3. Oh my gosh, oh my gosh…I had to pause my reading to let you know I was totally hit on once by a guy in the dog food aisle at wal-mart too! No joke…my sister was with me and the guy looked between us and I could hear his wheels turning as if he was thinking, "Hey, either one will do." Only he didn't ask if we were married. He said, and I quote, "Either of you two got a man?" Uh yeah, I gave him a lame brush-off and we escaped. Okay, now back to read the rest of the post…

     
     
  4. Okay, now I've read the whole post. Love it! A coworker and I had this exact conversation the other day. She was arguing for structure and I was arguing that sometimes God breaks through our structure to get our attention (aka Pentecost…people looking like they were drunk…etc) But I love how your post ties both sides together…order and radical passion can co-exist. At the end of the day, it's about following God's lead, isn't it? Love it!

     
     
  5. Jessica, I love how you say the radical is the small everyday stuff! That is so true!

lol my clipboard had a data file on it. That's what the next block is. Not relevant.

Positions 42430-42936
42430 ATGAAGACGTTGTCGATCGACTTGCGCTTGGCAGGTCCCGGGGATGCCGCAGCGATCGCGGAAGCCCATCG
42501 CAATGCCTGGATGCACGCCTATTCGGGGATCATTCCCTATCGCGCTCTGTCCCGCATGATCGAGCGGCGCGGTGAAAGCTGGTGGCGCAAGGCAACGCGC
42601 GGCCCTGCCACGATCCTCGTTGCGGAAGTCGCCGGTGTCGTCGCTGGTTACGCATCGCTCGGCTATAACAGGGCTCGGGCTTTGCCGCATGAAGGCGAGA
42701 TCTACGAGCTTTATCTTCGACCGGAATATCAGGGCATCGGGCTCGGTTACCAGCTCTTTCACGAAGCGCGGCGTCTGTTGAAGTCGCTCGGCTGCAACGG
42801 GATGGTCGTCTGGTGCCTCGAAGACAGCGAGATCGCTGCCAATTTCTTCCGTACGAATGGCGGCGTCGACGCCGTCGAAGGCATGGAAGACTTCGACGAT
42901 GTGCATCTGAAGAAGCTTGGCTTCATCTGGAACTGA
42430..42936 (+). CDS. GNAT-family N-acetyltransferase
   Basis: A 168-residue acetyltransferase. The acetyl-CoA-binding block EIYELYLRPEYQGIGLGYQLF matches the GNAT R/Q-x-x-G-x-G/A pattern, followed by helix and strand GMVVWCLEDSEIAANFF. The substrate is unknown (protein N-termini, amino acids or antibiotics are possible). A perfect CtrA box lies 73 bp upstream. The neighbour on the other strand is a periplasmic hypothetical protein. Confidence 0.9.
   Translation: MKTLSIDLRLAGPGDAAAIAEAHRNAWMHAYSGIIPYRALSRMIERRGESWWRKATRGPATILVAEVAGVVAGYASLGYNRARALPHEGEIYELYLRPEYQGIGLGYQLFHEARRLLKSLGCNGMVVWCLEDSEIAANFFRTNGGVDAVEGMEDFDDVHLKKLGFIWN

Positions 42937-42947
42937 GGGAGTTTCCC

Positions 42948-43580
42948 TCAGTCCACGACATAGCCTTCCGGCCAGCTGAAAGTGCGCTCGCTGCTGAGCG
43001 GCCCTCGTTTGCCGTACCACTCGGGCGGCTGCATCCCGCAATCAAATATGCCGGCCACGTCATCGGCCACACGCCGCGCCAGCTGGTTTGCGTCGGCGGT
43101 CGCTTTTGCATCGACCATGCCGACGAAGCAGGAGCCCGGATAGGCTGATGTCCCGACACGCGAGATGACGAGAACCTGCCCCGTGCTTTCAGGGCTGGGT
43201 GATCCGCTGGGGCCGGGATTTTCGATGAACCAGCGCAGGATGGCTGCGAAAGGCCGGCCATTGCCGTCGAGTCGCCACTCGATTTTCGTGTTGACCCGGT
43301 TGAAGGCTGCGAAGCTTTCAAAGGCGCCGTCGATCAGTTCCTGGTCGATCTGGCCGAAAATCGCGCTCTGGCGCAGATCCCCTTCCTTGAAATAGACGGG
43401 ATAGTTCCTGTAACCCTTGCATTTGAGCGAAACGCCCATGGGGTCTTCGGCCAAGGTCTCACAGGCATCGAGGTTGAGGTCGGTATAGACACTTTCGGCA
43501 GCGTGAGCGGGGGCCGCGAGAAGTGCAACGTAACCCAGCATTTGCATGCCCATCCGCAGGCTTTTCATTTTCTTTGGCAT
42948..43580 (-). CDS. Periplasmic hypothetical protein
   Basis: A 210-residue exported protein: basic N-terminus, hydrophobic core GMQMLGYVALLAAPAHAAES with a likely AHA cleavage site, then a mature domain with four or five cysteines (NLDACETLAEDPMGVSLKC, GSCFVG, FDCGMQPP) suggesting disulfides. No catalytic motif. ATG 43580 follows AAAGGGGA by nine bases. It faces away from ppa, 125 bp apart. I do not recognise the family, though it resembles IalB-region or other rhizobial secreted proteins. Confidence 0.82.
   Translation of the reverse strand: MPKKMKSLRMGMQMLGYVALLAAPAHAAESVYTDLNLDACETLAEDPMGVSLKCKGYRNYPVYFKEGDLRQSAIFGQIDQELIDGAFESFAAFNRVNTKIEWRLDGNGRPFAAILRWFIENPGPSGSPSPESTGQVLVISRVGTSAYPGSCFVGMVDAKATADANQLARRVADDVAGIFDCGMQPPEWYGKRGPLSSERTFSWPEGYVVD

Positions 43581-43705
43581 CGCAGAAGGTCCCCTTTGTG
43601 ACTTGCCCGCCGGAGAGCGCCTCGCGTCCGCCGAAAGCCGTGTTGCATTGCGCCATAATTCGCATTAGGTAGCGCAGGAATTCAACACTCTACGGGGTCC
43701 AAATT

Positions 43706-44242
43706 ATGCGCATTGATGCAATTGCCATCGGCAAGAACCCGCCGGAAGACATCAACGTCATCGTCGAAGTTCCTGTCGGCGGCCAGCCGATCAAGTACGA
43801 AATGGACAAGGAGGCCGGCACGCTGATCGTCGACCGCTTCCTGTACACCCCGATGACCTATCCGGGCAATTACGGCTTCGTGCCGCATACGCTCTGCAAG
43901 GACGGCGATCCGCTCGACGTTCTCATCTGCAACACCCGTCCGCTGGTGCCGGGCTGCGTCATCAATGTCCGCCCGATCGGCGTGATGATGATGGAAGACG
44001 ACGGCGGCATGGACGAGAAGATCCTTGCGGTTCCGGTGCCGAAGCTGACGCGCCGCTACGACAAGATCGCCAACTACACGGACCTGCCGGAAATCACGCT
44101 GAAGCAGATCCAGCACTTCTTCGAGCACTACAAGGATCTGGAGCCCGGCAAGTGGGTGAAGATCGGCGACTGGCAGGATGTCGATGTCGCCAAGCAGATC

Great post!

     
     
  6. The next time you are invited to speak for some young folks, this totally needs to be your topic. It's something they need to get a handle on early, before the "radicals" around them turn them (and everyone else) off to Christianity. Yes, God is a God of order!

     
     
  7. It's so easy to feel guilty because we aren't the Kool-Aid guy, busting through the wall, preaching about Cherry drinks. But you are soooo right. It's the small things. Living a godly life. Praying. Trusting. Being a good example. Giving honest answers to questions about God. We don't need to be big shots to make a difference!

     
     
  8. Wonderful post. The story of Uzzah has always intrigued me, and I appreciate your perspective. Thanks for posting, and I'll definitely share it.